When thinking about research and laboratory safety, it’s important to look at all of your options. Not only is The College of Engineering dedicated to creating a safe environment, but the University of Illinois campus also provides many resources to promote safe and environmentally sound work practices.
The Division of Research Safety (DRS) provides service and programs to assist the campus community in maintaining a safe work environment.
For questions or concerns, contact them at (217) 333-2755 or firstname.lastname@example.org.
The mission of Safety and Compliance is to promote safe and environmentally sound work practices that advance the University’s mission and interests by advising and consulting with faculty, staff, and students.
For questions or concerns, contact them at 217-333-0340 or Safety and Compliance.
Campus Code Compliance & Fire Safety manages the University’s fire and life safety programs. They provide plan review services for campus construction projects to ensure accessibility compliance and safety guidelines are met.
For questions or concerns, contact Craig Grant at 217-244-7215 or email@example.com.
The Division of Animal Resources (DAR), in partnership with the Office of the Vice Chancellor for Research, researchers, students, and regulatory agencies, is responsible for ensuring high quality animal care and for providing training in and consultation on the safe, humane use of laboratory animals in research and education in compliance with federal regulations and campus policies.
For questions or concerns, contact Sara Meyers at (217) 333-2564 or firstname.lastname@example.org.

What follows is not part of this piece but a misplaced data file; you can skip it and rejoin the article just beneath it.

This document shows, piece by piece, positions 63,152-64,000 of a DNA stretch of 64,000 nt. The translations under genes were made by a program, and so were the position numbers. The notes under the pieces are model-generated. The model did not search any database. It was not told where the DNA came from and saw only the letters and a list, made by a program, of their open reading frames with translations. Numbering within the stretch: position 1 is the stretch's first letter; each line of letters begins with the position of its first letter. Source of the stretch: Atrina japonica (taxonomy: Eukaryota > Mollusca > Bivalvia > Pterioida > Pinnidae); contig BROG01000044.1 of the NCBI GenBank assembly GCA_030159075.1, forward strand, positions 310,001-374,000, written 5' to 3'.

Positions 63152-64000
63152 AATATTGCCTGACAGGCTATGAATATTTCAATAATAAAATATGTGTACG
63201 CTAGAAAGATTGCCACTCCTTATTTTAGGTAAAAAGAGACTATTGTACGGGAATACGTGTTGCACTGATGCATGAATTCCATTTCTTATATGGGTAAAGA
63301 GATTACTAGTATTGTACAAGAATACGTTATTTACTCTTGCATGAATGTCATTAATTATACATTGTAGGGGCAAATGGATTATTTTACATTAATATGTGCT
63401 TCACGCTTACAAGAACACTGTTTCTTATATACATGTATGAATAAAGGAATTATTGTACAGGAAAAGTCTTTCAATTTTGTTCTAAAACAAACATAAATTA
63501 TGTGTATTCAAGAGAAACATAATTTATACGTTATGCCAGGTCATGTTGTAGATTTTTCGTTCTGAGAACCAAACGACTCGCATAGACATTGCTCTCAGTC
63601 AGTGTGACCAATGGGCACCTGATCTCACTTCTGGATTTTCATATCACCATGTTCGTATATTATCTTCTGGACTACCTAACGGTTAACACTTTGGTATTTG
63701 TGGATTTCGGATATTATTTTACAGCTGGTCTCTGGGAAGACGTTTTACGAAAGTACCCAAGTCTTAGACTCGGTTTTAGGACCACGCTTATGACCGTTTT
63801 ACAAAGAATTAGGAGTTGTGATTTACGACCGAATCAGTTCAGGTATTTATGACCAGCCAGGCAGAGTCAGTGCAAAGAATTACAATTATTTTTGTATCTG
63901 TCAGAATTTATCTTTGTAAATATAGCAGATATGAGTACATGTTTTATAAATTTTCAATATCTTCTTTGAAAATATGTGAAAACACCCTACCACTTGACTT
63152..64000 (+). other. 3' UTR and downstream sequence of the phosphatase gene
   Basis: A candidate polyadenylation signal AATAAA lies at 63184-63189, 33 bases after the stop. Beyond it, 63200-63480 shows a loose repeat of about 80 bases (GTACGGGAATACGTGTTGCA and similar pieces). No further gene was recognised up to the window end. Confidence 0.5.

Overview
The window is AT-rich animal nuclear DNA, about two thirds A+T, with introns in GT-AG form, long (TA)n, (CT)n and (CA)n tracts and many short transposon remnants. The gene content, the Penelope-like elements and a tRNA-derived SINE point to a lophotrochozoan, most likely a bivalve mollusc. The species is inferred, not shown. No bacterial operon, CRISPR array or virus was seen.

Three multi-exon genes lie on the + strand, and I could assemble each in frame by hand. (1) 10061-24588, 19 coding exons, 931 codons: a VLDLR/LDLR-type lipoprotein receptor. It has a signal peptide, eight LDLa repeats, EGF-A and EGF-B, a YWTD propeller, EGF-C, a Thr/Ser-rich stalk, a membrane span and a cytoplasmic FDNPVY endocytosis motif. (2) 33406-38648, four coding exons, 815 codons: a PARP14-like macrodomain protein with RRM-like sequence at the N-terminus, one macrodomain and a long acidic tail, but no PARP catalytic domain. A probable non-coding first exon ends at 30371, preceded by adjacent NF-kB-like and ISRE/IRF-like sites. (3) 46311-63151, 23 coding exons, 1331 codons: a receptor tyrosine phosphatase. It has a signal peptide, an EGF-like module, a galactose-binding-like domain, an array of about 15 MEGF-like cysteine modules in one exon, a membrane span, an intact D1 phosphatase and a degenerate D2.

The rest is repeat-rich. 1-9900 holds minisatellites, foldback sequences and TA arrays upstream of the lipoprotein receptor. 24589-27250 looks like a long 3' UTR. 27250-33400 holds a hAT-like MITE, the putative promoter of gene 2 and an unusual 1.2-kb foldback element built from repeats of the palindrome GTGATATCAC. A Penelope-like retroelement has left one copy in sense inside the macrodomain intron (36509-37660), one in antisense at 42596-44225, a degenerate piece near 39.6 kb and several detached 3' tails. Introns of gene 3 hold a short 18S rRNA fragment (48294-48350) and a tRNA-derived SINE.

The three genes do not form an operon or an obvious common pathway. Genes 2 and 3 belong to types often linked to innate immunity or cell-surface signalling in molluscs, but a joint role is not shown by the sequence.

Stories throughout this site are shared for the primary purpose of showing things go wrong in research facilities. It’s important to stay knowledgeable on safety requirements and precautions. If you ever have any questions, please contact us.
“On April 12th, 2011, Michele Dufault’s life came to a heart-wrenchingly tragic end. The 22-year-old Yale physics student was up late at night working alone in the chemistry department’s machine shop, using an industrial lathe. Sadly, nobody was around to help Dufault when her hair became tangled in the rapidly spinning tool, which wrapped around her neck in an instant. She died of strangulation, just weeks away from graduation. A subsequent review found that the lathe lacked necessary safety features, such as an emergency stop button. Dufault was a model student, finding time to mentor young girls in science despite her busy schedule. Yale established the Michele Dufault Endowment for Yale Women in Science, a $14 million fund to offer scholarships, fellowships, and research opportunities to women pursuing STEM fields at the university.” – Taken directly from Real Clear Science